• set_extraction_path(path)
  • cleanup_resources(force=False)
  • get_cache_path(archive_name, names=())
  • extraction_error()
  • postprocess(tempname, filename)

As you can see, the API is extensive. There are two direct ways to access data -- resource_stream() and resource_string() -- as well as one indirect way -- resource_filename(). There are also various methods to provide a file system-like interface -- resource_exists(), resource_isdir(), resource_listdir(). The rest of the API is for management of temporary files.

Designing a new API

Because the need to read data from files included in a package is a common enough occurrence, the desire to provide an implementation in importlib in Python's standard library. That will help make sure it evolves along with import itself, keep it maintained, and negate an external dependency for something that is somewhat fundamental but tricky to get right.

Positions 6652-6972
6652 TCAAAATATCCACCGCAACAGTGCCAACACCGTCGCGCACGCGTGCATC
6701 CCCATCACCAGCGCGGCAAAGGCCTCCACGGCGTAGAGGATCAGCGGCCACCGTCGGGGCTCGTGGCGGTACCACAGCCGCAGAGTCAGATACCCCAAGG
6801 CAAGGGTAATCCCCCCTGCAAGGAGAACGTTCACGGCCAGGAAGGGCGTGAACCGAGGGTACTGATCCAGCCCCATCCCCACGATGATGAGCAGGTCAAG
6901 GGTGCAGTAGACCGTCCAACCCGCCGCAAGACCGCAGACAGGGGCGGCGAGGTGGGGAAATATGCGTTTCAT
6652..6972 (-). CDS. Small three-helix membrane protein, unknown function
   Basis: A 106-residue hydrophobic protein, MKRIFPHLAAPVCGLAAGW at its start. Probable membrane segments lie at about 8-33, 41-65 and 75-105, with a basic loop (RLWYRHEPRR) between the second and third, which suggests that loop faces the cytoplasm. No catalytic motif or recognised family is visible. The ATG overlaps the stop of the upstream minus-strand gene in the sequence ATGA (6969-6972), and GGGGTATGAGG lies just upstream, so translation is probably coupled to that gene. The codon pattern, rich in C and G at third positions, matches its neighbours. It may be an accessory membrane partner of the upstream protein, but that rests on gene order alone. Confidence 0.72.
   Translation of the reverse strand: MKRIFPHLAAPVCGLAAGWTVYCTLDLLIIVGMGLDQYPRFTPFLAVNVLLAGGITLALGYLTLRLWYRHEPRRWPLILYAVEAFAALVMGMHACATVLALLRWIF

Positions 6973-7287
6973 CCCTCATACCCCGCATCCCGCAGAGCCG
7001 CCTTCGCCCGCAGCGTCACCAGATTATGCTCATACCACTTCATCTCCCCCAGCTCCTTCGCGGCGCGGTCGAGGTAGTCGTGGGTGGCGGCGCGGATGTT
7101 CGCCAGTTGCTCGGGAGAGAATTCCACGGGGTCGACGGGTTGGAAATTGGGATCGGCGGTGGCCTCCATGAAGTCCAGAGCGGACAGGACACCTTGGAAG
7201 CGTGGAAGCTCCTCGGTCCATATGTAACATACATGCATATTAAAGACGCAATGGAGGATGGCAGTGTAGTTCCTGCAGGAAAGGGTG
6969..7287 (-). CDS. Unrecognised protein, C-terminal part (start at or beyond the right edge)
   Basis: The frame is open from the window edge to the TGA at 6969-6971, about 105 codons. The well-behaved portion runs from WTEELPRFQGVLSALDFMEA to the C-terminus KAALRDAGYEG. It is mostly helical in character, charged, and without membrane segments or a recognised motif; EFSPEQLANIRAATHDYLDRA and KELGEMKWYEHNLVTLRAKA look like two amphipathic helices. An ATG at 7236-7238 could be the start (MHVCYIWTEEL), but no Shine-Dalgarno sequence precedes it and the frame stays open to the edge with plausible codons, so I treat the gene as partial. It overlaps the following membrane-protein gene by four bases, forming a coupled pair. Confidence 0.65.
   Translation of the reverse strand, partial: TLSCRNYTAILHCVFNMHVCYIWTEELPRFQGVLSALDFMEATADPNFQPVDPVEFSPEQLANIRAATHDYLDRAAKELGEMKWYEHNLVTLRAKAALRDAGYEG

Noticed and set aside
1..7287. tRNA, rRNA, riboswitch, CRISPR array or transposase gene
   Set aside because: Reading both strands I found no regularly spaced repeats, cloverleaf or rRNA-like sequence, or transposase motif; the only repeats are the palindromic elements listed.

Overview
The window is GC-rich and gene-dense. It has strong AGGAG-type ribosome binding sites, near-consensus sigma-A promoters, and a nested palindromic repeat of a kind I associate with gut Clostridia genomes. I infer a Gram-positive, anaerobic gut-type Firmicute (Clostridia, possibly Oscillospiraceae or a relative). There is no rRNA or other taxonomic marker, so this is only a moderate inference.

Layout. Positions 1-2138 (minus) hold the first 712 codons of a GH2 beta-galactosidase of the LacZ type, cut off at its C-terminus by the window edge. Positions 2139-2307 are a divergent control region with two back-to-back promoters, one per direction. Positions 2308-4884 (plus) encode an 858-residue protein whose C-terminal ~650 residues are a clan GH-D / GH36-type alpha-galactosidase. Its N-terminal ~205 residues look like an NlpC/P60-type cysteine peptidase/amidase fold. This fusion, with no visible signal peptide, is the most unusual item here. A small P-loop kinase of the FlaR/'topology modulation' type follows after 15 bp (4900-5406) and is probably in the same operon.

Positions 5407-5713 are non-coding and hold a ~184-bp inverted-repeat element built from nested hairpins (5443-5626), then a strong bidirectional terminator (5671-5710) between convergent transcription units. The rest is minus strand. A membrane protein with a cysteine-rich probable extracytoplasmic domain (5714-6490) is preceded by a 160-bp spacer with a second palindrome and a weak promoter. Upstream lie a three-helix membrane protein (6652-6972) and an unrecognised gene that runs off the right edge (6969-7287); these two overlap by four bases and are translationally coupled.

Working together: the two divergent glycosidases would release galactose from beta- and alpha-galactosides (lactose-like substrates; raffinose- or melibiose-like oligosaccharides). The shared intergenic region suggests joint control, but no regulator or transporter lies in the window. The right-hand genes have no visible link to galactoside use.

Overall API shape

The first design question is what the overall shape of the API should be. Because this is all meant to address accessing data files for a package, that means all functions will require knowing what package is being used for the access and the relative path to the data file. There are essentially two possible approaches:

  1. `importlib.resources(module).some_func('relative_path')
  2. `importlib.resources.some_func(module, 'relative_path')

In the end the approach is essentially cosmetic. There is no measurable performance difference between the two and it simply chooses whether an object or function-based approach is preferred aesthetically (one could argue caching the result of apparoch 1 is a perk, but that is extremely minor and probably not going to be a common occurrence). Because of this, a poll on Google+ was held to see what people preferred and approach 2 won out.